Who is your Co-Pilot?

“Who is your Co-Pilot?” I remember this question being a big deal when I was a child. Brig. Gen. Robert L. Scott Jr., a World War II fighter ace, wrote a book in 1943 entitled “God Is My Co-Pilot.” If interested, you can read the history here.

In the church setting, it was almost a source of pride to say, “God is my Co-Pilot.” There was an extra level of spirituality assigned to those who could own the identity of God being their co-pilot. Picturing that in my mind was impressive. Picturing God sitting next to people I admired made me feel like I was in good company.

As I matured, it became apparent that having God as my co-pilot was a problem. It was not what God had in mind. God, as my co-pilot, allows me to control my life. The conscience can be assuaged from time to time by allowing God to take control until the pilot (me/you) retakes control.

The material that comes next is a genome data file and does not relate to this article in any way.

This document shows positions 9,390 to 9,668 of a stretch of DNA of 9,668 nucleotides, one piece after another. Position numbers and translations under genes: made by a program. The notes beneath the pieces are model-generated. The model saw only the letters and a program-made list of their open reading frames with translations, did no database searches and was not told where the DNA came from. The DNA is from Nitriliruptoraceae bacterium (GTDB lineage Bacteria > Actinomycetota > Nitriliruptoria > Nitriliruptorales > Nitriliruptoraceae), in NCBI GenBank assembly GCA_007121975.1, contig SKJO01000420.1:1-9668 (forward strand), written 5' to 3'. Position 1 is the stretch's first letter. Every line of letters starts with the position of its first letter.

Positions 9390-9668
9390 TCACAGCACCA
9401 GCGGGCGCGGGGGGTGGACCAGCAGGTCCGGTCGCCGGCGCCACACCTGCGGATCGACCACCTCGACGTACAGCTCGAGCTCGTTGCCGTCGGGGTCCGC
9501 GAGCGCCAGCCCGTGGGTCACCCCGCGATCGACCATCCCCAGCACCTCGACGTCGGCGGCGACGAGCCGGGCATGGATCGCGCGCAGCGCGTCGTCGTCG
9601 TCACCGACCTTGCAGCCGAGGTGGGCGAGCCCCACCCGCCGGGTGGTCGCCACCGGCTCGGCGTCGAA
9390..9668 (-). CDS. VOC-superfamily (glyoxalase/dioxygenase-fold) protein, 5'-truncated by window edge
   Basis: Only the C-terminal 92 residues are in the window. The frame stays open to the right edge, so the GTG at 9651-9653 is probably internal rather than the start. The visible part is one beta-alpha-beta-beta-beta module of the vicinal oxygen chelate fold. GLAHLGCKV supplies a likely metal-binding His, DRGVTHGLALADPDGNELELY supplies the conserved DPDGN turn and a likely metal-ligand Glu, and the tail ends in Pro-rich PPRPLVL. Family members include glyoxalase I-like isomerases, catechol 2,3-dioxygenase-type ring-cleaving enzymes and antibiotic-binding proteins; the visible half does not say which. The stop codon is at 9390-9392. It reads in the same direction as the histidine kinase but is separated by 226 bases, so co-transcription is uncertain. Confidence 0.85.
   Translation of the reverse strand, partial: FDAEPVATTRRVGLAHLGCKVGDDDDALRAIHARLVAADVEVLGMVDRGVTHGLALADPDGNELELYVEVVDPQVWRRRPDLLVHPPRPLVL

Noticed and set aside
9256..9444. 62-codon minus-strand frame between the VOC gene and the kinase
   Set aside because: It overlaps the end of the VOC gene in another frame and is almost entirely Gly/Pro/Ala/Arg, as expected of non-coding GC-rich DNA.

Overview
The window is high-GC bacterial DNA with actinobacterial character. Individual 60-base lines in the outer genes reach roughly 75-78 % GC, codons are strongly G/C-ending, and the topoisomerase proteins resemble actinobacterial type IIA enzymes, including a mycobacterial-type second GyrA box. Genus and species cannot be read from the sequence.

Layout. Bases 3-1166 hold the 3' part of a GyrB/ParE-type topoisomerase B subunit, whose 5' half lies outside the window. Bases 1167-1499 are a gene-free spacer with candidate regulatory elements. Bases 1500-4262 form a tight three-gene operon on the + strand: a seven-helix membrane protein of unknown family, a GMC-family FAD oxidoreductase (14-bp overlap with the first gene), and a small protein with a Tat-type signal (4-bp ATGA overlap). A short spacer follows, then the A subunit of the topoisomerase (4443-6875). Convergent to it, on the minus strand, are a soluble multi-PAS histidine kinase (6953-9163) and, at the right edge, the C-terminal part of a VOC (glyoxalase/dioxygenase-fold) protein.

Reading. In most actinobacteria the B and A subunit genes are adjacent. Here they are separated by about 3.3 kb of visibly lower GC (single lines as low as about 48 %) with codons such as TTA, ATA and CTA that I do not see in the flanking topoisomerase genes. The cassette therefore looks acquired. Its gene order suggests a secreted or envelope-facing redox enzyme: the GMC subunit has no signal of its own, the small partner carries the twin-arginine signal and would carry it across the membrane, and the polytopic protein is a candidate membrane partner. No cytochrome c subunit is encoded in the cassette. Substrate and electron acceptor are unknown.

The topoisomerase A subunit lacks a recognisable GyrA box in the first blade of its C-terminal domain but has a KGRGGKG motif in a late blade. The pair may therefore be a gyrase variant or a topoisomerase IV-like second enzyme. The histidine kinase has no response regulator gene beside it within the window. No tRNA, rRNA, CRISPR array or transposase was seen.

Proverbs 3:5-6

One of my hallmark verses in my life, Proverbs 3:5-6 says, “Trust in the Lord with all thine heart; and lean not unto thine own understanding. In all thy ways acknowledge him, and he shall direct thy paths.” 

I think it would be safe to say Solomon was the pilot in life, and God was his co-pilot. If the wisest man (other than Jesus) could not handle being the pilot of his life, how can we? We indeed have God’s Spirit inside us but we still decide how much of us we allow Him to control.

John the Baptist had it right when he figured out that for more of God to be in him, there had to be less of him in him. 

Rather than having God in the co-pilot seat, perhaps a better place for Him would be in the Pilot’s spot. As for us, it might be safer to be a passenger than sit in the co-pilot’s seat. 

In all things, let us echo the words of Jesus, “… nevertheless, not my will, but thine, be done” (Luke 22:42).

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